When a person with gluten sensitivity eats gluten their intestinal tract promotes inflammation. The gluten actually is acted on by the immune system which produces iNOS (Inducible Nitic Oxide) which damages the GI (Gastro-intestinal) barrier and results in “Leaky-gut” syndrome. This results in macro molecules breaching the gastro-intestinal (GI) barrier and entering the bloodstream. These larger food particles then are exposed to the immune system and can result in additional food sensitivities.
Common food sensitivities include:


When the immune system is responding to these food allergies the chemical messenger molecules (cytokines) that the immune cells use to talk to one another cross over the brain blood barrier (BBB) resulting in activating the microglia (immune defense cells in the brain) The analogy of this is like giving a chihuahua a bazooka, in general, a chihuahua is readily excitible and a bazooka can cause massive indiscriminate distruction to brain tissue, most commonly reported by patients as “Brain fog”.
Gluten sensitivity is also known to lead to prodynorphin antibodies. Prodoynorphin is an opiod that is a basic building block of endorphins (like in the runner’s high). Prodynorphin has been shown to play a central part in many process in the brain including how well people feel about themselves, their memories and their perceptions of pain. People who don’t make enough prodynorphin are vulnerable to drug addiction, schizophrenia, bipolar disorders, and a form of epilepsy. If gluten sensitivity leads to prodynorphin Ab that can reduce the levels of prodynorphin and potentially lead to neurochemical deficiency and lead to personality disorders.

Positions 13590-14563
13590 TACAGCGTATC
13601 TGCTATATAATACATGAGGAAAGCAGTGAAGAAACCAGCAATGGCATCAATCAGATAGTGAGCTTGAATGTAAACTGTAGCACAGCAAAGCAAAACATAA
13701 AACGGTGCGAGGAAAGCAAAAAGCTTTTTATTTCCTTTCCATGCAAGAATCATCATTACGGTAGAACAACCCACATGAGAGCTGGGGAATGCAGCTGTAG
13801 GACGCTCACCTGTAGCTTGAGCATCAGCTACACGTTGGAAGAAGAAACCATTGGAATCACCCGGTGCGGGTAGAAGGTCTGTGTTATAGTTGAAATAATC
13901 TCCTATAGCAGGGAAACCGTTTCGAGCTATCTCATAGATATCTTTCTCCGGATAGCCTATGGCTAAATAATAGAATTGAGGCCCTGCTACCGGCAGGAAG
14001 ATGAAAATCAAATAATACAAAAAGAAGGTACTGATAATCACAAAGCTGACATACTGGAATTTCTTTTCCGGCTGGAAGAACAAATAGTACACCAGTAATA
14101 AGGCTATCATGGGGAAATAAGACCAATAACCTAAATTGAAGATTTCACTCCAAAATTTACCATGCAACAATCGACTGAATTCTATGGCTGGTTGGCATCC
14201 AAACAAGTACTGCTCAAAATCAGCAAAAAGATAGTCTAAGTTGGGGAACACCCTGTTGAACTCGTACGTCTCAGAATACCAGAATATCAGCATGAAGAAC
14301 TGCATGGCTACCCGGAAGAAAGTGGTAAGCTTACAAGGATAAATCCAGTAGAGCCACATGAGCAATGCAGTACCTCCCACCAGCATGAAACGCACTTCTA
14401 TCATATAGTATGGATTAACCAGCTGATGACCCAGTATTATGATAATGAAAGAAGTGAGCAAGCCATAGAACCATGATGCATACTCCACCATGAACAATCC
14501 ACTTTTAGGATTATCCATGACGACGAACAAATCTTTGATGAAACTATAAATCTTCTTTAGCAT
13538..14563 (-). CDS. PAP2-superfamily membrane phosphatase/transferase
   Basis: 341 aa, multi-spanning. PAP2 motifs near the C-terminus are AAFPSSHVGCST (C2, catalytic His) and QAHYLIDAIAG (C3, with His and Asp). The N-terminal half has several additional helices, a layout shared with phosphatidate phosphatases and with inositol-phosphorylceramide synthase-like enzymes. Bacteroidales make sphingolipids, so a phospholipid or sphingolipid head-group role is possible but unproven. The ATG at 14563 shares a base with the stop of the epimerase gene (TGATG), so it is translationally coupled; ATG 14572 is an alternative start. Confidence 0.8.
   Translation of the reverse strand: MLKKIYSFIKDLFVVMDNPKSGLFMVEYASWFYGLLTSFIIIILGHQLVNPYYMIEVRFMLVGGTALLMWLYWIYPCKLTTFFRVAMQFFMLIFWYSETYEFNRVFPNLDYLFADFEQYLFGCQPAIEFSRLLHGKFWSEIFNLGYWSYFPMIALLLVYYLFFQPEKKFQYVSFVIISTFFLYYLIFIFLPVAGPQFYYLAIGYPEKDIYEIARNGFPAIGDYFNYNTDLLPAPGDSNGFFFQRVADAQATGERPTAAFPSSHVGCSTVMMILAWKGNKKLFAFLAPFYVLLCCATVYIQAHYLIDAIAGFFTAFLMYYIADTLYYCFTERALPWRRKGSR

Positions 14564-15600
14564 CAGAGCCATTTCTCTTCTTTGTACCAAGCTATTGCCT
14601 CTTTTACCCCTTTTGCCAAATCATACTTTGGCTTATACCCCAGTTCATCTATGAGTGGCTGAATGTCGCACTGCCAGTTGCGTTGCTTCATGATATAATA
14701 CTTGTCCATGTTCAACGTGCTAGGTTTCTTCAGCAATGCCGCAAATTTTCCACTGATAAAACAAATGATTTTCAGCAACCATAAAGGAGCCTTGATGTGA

Some individuals will actually go through opiod withdrawal when they go on a gluten-free diet.
Additionally, gluten sensitivity can have a “cross-reactivity” with other foods most commonly casein protein in dairy and rice protein and also including:

Rice Chocolate

This is concerning because levated antibodies to gluten have been found in patients with migraine headaches, thyroid disorders, ADHD, Type I Diabetes, Crohn’s disease, IBS, Rheumatoid arthritis and even Cancer. Individuals with gluten sensitivity have an increased risk of developing autoimmunity to their own tissues.
Tissue autoimmunity include:
Myelin antibodies (Ab) – multiple sclerosis (MS)
Cerebellum Ab – attacks the brain results in balance problems (gait issues, car sick, sea sick, nausea looking down a flight of stairs, etc.)
Parietal Ab – exophageal reflux disorders (GERD)
Islet cell Ab – Diabetes
Thyroid peroxidase Ab – Hashimoto’s hypothyroidism (90% of all thyroid problems)
Cardiolipin Ab – heart related problems
GAD (glutamic acid decarboxylase) Ab – stiff man syndrome.
Intrinsic factor Ab – required for Vit B12 absorption (used in many biochemical reactions in the body including brain chemical production).
Fortunately, a new diagnostic test became available in January 2011 that will allow us to test all of these areas when checking for gluten sensitivity or Celiac disease.
If there are so many different areas that can produce an immune response and if you are only tested for one of them, then a lot of the people being tested for gluten sensitivity aren’t being diagnosed properly! We can order your test panel when you come in for your evaluation. In the meantime it is extremely important for anyone who suspects that they be gluten sensitive to get off of ALL Gluten containing foods.
I spoke with Dr. Tom O’Bryan, the worlds leading authority on Gluten research who told me that they tested 316 people and 70% tested with the new test panel tested postive for gluten sensitivity.